ATLANTA — The top Democratic presidential candidates are clashing over “Medicare for All” — again.
Like a string of previous debates, Wednesday’s prominently featured squabbles over a program that could alienate general-election swing voters who may be wary of fully government-run, universal health care and that will be extraordinarily difficult to get through Congress — even if Democrats take the White House and make significant 2020 congressional gains.
And yet, partly because it’s one of the few areas where the field has clear ideological divides, Democratic primary contenders can’t stop talking about it — and subjecting prime-time audiences to tying themselves in knots over the issue at debates.
Sens. Elizabeth Warren of Massachusetts and Bernie Sanders of Vermont, the race’s strongest progressive voices, defended Medicare for All, with Sanders saying, “Some of the people up here think we should not take on the insurance industry,” but adding, “I think now is the time.” Former Vice President Joe Biden said many people are happy with private insurance through their jobs, while Pete Buttigieg complained about others taking “the divisive step” of ordering people onto universal health care, “whether they like it or not.”
The debate came at a critical juncture for the Democratic Party — less than three months before the first voting contests and with big questions hanging over the front-runners. Some Democrats have grown worried about Biden’s durability, while others fear that Warren and Sanders are too liberal to win a general election. Those concerns have prompted former Massachusetts Gov. Deval Patrick to launch a late bid for the nomination, with former New York City Mayor Michael Bloomberg expected to jump in as well in the coming days.
Buttigieg’s rise made him a prime target as Biden, Warren and Sanders look to break out of a four-candidate bunch at the top with less than three months until voting begins. Buttigieg was asked early about how being mayor of South Bend, Indiana — a city of 100,000 residents — qualified him for the White House and said he was more than up to the challenge.
“I know that from the perspective of Washington, what goes on in my city might look small,” Buttigieg said. “But frankly, where we live, the infighting on Capitol Hill is what looks small.”
Minnesota Sen. Amy Klobochar interjected to say that having the nation’s first female president was well overdue, adding of the House speaker: “If you think a woman can't beat Donald Trump, Nancy Pelosi does it every single day.”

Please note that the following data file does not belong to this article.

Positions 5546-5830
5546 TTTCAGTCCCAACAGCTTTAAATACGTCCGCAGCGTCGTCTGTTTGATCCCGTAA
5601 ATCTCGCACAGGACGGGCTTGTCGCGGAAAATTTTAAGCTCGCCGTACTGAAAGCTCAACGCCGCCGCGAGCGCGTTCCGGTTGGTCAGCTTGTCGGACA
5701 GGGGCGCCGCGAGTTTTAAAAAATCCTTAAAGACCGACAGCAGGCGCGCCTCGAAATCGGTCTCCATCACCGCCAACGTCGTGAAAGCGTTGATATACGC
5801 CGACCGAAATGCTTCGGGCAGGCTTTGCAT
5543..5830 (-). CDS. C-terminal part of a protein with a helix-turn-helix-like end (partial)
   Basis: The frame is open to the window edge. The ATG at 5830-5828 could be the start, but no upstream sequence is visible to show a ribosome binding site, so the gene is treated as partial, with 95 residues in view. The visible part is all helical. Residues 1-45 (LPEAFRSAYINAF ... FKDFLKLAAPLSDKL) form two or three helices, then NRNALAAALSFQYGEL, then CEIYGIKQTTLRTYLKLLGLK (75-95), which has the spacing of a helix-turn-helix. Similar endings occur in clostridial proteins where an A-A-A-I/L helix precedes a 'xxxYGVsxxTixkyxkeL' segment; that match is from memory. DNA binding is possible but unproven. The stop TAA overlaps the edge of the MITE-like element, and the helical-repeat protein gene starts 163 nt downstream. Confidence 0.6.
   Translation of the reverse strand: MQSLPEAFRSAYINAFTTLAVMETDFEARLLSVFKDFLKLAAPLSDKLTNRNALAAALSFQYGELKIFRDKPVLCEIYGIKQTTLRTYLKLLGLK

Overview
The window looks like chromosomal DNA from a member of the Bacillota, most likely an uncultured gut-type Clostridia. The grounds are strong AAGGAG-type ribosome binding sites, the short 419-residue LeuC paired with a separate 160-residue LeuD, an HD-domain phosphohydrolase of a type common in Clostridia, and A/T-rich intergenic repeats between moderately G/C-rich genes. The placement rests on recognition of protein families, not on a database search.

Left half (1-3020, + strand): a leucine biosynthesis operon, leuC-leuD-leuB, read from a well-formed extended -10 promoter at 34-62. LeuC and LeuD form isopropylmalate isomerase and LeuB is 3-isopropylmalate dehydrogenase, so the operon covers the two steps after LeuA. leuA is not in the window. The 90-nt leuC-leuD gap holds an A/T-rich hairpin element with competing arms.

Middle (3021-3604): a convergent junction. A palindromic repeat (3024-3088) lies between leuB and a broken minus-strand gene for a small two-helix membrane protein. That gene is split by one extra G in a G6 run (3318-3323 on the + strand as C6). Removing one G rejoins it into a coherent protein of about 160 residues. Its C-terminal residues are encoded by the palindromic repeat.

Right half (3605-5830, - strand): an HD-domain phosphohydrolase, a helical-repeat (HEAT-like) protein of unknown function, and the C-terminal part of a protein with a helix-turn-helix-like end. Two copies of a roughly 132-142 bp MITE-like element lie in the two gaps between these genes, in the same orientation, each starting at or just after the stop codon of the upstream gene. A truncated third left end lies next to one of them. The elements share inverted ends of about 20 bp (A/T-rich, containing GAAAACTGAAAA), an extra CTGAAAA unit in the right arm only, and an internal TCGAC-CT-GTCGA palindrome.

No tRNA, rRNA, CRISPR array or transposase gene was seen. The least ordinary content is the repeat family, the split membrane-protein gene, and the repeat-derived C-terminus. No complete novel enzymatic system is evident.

In the moderators’ chairs were four women, including Rachel Maddow, MSNBC’s liberal darling, and Ashley Parker, a White House reporter for The Washington Post. It’s only the third time a primary debate has been hosted by an all-female panel to date.
A clash erupted early between two candidates with relatively low polling who were looking for big moments: Sen. Kamala Harris of California and Hawaii Rep. Tulsi Gabbard, who has criticized prominent Democrats, including 2016 nominee Hillary Clinton.
"I think that it's unfortunate that we have someone on the stage who is attempting to be the Democratic nominee for the president of the United States who during the Obama administration spent four years full time on Fox News criticizing President Obama,” Harris said.
“I'm not going to put party interests first,” Gabbard responded.
But the discussion kept finding its way back to Medicare for All, which has dominated the primary — especially for Warren. She released plans to raise $20-plus trillion in new government revenue on universal health care. But she also said implementation of the program may take three years — drawing criticism both from moderates like Biden and Buttigieg, who think she’s trying to distance herself from an unpopular idea, and Sanders supporters, who see the Massachusetts senator’s commitment to Medicare for All wavering.
Sanders made a point of saying Wednesday that he’d send Medicare for All to Congress during the first week of his administration.
The latest debate also comes amid an impeachment inquiry consuming Washington — with testimony in the House continuing almost until the candidates took the Atlanta stage. The top Democrats running for president support Trump’s impeachment, leaving little room for disagreement. But Biden has long argued that Trump is most nervous about the prospect of running against him in 2020 — and said so again Wednesday.
New Jersey Sen. Cory Booker faced especially intense pressure since he’s yet to meet the Democratic National Committee’s polling requirements for the December debate in California. He spent several minutes arguing with Warren about the need to more appropriately tax the wealthy, but also called for “building wealth” among people of color and other marginalized communities.
“We’ve got to start empowering people,” Booker said.